I saw the erosion, the ever-widening cracks, the fights that I tried to block out with a feather pillow. I was placed in a few foster homes before being sent back to my chaotic family who had then relocated to Yorba Linda, an emerging city with tract homes without landscapes, lots of barren hills and a railroad track. One night my mother said, “You should have married your father” because I asked her to stop picking on him.
Those words were the next chisel in the facade that was my parents marriage. And, I was once again the brunt of her anger. So, I picked up my sweater, slipped on my sandals and headed to the edge of town towards the railroad.
The track became my shield because the ground was lower on the side away from the road. I wore a thin cotton dress. The tracks finally ended with solid city streets and houses warmly lit with street lights. I started down one of the streets when I ran into a group of adults out for a stroll. The gasps they let out at the sight of a young girl late at night with wisps of weeds clinging to her bare legs covered in scratches, made me pull my sweater tighter.
“Where a-am I?”
“Are you lost, is there someone we can call to pick you up.”
“No, I ran away. Can you call my foster mother please?”
“It’s after midnight, but you’re welcome to come to our house and we’ll call in the morning.” I learned how to play canasta and pinochle that night. Grace slipped in through forbidden card games.
Why would I want to return to my foster mother Julie, who was as toxic as my own mother? I had longed for my foster mother’s affection. One day I pulled her laundry basket spilled with days of rumpled clothing that needed attention into my room and cheerfully ironed every piece as meticulously as was required in juvenile hall. I rolled the ironed clothing out and waited for Julie’s reaction. She didn’t speak to me or acknowledge my presence for days. I broke first, and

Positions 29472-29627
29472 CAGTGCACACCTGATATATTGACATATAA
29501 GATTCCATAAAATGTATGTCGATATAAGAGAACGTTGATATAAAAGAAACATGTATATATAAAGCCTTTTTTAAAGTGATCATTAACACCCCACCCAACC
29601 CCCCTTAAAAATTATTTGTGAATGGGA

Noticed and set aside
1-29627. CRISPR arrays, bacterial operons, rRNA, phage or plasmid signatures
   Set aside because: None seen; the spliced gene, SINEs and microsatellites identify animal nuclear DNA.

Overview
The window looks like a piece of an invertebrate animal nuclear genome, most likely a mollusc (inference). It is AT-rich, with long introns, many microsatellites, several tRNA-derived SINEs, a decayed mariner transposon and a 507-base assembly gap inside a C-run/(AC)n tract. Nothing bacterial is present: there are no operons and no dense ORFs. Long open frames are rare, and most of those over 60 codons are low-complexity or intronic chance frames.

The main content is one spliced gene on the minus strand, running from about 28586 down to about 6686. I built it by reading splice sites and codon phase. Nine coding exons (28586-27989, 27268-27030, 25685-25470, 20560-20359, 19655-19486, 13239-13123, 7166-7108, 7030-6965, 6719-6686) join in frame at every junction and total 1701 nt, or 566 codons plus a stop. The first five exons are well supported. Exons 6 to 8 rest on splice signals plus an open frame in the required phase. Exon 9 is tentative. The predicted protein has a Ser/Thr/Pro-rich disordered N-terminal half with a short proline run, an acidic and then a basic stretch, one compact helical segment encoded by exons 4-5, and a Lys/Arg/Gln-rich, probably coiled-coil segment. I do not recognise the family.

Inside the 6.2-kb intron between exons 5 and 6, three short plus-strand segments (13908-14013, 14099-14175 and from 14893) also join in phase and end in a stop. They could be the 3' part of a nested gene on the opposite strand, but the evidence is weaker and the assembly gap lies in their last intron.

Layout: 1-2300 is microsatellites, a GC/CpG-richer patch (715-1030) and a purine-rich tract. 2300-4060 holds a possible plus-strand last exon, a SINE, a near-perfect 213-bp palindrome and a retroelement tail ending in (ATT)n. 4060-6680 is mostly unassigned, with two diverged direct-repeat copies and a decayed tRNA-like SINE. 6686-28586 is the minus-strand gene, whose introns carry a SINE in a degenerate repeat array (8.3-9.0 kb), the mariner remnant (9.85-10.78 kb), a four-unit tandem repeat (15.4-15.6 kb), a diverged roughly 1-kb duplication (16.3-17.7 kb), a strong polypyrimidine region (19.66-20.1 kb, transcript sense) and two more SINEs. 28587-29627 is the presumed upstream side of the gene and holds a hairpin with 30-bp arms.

turned on the radio full blast until she burst through the door so hard she chipped the plaster in the wall. “You should have married Bob, (my foster father).” Those words punched me so hard in the mother-gut that I never recovered.
I was returned to my foster home where I began to think, “marriage is a sham, a facade, a convenience, a reason to name your children and that’s all”.
So that was my blueprint for how and why to do marriage. After two failed marriages and twenty-five agonizing years of solitude, I finally married for the right reason. I was content to remain single as God stitched my heart back together with his delicate thread of grace. This marriage garment fits, even with it’s ragged edges. One day I’ll have the perfect marriage garment that will last for eternity.